Posted by RTomlinson on 5/22/2011 6:56 AM | Comments (0)

Follow The Leader

followtheleader

Software development is still in its infancy. When you consider other industries, such as manufacturing, writing software has a very short history. The word “software” was first used in print in 1958 and many of the software visionaries today are still alive. As a result we don’t have hundreds of years of research, guidelines and experience to have rigidity in our daily practices.

As we learn and look to the evangelists and proposers of best practice there stands the inevitability that many of us will play follow the leader and follow their gospel without forethought and questioning of WHY.

Current trends, and there are many of them, such as development methodologies; TDD, BDD and DDD, practices such as unit testing and patterns e.g. inversion of control, dependency injection, repository pattern, have heavy focus at the minute and so they should. The problem comes when best practice is followed and implemented without the reasoning, justification and understanding of why. In other industries early adoption is made more difficult by legislation and industry governance. That's not to say that early adoption is necessarily bad but in a rapidly changing market developers need to be aware of the pitfalls.

So what is the answer?

  • Question everything. Yes the repository pattern makes sense, but is it appropriate in your situation? WHY are you using it and what are the benefits? Consider the impact of alternative solutions.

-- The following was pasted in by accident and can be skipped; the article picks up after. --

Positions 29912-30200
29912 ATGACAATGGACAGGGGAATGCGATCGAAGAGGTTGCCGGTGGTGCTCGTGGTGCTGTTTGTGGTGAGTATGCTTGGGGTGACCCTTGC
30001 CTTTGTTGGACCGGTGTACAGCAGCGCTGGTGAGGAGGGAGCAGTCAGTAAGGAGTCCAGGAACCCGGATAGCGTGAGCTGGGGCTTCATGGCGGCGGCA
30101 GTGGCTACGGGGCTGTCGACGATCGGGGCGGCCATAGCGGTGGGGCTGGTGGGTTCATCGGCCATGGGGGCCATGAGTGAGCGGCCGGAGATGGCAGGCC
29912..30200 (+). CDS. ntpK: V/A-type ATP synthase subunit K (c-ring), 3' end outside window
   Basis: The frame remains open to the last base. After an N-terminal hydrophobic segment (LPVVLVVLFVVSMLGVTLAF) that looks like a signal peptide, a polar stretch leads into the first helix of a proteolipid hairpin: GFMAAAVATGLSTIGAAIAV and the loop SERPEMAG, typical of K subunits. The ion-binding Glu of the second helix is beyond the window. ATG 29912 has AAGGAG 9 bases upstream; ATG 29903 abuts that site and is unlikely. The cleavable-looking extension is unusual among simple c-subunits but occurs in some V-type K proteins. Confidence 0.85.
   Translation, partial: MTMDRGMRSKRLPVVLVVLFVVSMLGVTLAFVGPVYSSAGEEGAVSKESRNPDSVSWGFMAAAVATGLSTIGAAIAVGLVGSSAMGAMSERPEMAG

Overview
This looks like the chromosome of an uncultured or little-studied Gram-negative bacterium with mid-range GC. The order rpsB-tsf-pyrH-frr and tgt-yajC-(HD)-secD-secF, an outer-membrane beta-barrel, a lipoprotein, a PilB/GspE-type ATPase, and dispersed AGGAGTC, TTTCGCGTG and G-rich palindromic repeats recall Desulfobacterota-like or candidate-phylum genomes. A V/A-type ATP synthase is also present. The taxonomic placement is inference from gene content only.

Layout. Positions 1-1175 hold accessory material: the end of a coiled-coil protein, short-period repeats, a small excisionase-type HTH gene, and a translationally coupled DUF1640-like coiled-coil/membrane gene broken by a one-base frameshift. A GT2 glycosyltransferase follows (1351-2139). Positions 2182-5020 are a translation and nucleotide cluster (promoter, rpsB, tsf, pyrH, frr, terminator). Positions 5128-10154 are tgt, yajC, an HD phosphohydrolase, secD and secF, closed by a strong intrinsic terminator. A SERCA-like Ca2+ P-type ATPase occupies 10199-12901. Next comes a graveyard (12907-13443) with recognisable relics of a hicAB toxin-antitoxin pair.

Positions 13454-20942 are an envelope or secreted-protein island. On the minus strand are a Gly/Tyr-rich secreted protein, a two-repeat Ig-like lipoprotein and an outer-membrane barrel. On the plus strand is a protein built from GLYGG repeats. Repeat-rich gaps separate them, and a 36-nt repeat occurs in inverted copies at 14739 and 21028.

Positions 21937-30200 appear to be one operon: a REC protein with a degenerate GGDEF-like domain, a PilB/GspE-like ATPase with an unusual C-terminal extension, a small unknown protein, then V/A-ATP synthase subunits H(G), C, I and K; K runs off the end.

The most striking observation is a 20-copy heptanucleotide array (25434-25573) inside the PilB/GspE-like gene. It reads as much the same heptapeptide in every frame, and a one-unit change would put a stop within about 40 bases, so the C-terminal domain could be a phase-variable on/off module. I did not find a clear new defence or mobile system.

• Think ahead. Be hype-agnostic and consider that your decision for adoption of a particular technology/framework/pattern has future impact. Consider product support in choosing a particular technology. Is this developed by a single person as a person project? Will it be dropped shortly down the line? How active is the community of support?
  • Keep it simple. Don't become an architect astronaut. Don't spend forever architecting and adopting every pattern that is currently popular or that your favorite Microsoft evangelist is touting.

Of course there is never any guarantee. Even if a technology/framework is from a large organisation (read Microsoft) this does not mean that it is the right choice for you and it doesn't mean that it will continue to be supported.

Speak to your fellow developers. Whether it be in your team, at a local developer event or old colleagues. I find they usually throw up ideas that you haven't even considered and your products will usually be better for it.

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